An interesting problem I had a few weeks ago was about an application deployed with ClickOnce; the auto update failed with time out errors even though the updated files could be reached successfully via Internet Explorer. Also, it appeared to be possible for Administrators to successfully auto update the application.
A network trace showed that ClickOnce tried to go out on the Internet to reach the server from where to download from; ClickOnce didn't recognize the proxy settings for the user while Internet Explorer had no problems with that.
After some digging into customer's configuration we found that they were using an IE policy deployed via Active Directory called "NoProxy" where the hosts were separated with commas (”,”) instead of semicolon (”;”). The ClickOnce technology seems to require more stringent proxy setting formatting and did not recognize the commas as separators.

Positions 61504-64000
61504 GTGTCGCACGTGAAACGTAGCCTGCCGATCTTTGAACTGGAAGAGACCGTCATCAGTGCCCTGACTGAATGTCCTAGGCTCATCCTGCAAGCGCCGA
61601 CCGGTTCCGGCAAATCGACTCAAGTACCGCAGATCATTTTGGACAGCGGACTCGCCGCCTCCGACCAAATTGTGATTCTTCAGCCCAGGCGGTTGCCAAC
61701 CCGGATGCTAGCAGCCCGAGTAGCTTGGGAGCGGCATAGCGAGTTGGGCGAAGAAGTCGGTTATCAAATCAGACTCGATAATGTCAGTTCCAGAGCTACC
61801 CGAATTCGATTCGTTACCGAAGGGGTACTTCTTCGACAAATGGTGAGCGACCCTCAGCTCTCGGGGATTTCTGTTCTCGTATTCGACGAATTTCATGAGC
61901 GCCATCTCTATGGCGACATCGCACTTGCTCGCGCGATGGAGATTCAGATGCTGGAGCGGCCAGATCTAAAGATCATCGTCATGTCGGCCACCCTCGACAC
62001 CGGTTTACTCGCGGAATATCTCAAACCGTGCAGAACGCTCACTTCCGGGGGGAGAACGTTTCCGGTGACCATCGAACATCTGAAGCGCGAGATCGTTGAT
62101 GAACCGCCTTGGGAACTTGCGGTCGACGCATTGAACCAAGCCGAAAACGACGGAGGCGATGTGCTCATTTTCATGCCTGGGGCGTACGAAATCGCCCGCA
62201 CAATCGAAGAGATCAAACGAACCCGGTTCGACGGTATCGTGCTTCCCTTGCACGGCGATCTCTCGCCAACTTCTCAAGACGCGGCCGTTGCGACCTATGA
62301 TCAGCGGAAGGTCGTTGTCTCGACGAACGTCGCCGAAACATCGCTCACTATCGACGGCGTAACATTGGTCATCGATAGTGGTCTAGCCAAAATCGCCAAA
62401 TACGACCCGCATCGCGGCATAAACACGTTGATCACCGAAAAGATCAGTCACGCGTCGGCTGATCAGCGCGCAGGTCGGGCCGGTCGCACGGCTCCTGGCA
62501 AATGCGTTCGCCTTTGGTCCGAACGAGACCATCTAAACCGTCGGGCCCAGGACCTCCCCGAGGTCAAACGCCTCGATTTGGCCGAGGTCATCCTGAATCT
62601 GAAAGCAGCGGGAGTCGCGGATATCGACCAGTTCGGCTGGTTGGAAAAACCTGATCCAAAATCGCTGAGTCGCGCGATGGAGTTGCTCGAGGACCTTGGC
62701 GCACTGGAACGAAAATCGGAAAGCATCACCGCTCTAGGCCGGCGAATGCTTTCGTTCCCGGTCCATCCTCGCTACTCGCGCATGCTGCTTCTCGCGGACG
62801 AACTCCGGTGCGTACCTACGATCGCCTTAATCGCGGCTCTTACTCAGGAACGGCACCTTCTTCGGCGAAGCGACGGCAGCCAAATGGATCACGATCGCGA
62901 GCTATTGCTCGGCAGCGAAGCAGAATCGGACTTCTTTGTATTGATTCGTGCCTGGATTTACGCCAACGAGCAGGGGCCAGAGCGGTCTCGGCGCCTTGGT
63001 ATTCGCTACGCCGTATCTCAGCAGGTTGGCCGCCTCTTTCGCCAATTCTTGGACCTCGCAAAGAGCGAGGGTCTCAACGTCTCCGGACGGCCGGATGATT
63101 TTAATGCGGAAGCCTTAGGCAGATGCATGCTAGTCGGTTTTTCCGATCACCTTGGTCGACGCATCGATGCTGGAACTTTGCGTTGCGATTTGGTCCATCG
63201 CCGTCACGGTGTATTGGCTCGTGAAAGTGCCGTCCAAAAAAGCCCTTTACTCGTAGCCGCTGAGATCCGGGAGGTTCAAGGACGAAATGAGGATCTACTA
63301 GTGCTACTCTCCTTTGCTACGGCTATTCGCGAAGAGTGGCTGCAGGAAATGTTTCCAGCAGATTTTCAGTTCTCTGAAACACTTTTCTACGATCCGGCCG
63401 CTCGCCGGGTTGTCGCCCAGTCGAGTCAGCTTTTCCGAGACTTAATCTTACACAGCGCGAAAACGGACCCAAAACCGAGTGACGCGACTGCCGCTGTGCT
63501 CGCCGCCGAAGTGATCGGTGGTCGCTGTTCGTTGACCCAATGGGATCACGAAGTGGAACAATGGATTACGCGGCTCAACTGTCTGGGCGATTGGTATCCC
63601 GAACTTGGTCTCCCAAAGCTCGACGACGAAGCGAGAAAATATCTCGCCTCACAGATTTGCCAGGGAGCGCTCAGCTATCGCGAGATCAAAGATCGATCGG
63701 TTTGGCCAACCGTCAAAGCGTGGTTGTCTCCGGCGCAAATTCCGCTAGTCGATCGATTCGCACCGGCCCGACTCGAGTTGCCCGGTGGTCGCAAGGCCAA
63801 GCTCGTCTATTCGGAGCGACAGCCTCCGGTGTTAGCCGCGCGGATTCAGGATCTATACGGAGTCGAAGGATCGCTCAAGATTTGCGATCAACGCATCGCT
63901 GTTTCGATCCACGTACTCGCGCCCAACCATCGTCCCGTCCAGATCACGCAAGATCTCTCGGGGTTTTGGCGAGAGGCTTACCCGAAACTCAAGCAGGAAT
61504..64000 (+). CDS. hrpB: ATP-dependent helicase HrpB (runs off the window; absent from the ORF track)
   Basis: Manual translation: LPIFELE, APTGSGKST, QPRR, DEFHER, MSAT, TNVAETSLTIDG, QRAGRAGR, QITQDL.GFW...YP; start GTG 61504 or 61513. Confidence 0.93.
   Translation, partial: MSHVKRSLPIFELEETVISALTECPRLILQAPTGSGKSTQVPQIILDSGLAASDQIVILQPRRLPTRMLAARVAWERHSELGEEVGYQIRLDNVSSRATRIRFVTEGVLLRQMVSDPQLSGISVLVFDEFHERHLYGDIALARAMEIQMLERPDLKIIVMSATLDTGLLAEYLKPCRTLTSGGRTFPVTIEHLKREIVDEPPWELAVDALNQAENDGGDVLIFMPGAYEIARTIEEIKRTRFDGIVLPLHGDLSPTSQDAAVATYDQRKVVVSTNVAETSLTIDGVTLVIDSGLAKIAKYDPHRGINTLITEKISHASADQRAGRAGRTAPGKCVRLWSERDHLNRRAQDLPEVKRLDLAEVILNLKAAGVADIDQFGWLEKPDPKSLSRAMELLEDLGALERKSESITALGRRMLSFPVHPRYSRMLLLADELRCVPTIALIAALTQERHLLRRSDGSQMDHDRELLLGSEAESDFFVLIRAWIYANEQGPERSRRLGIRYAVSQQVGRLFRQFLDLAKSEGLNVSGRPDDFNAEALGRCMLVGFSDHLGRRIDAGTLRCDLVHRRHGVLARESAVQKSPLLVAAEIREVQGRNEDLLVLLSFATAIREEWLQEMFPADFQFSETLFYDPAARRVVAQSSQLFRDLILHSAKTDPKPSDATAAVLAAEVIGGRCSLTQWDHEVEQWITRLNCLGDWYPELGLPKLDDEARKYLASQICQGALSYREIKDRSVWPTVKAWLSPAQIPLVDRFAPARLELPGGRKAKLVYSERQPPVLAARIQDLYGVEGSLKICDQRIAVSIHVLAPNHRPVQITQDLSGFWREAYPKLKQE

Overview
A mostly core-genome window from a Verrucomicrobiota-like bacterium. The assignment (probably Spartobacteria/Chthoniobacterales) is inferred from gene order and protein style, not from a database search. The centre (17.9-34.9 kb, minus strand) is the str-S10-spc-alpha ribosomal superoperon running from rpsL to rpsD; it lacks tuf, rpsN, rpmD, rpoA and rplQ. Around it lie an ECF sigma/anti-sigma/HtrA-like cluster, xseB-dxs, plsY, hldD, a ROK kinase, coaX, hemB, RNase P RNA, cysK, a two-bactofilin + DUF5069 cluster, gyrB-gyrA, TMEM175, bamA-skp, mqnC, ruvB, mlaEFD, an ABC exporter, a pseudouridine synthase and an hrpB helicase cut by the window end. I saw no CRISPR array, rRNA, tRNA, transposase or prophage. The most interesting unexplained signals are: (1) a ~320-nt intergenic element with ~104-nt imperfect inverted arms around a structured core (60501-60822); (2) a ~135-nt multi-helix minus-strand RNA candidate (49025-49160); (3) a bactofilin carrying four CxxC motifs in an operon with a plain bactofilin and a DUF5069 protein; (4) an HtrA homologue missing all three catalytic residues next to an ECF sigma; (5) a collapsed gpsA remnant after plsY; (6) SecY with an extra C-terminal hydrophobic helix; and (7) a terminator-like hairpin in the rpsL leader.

This is much like .NET webservices don't pick up proxies when it is configured system wide and NOT per user.
(IE - someone has used policies to push out the proxy settings and chosen to use per machine settings)
This drives me up the wall on client sites as we have to get customers to edit machine.config to fix it for everything. They really cannot comprehend XML, so it's always a massively uphill battle.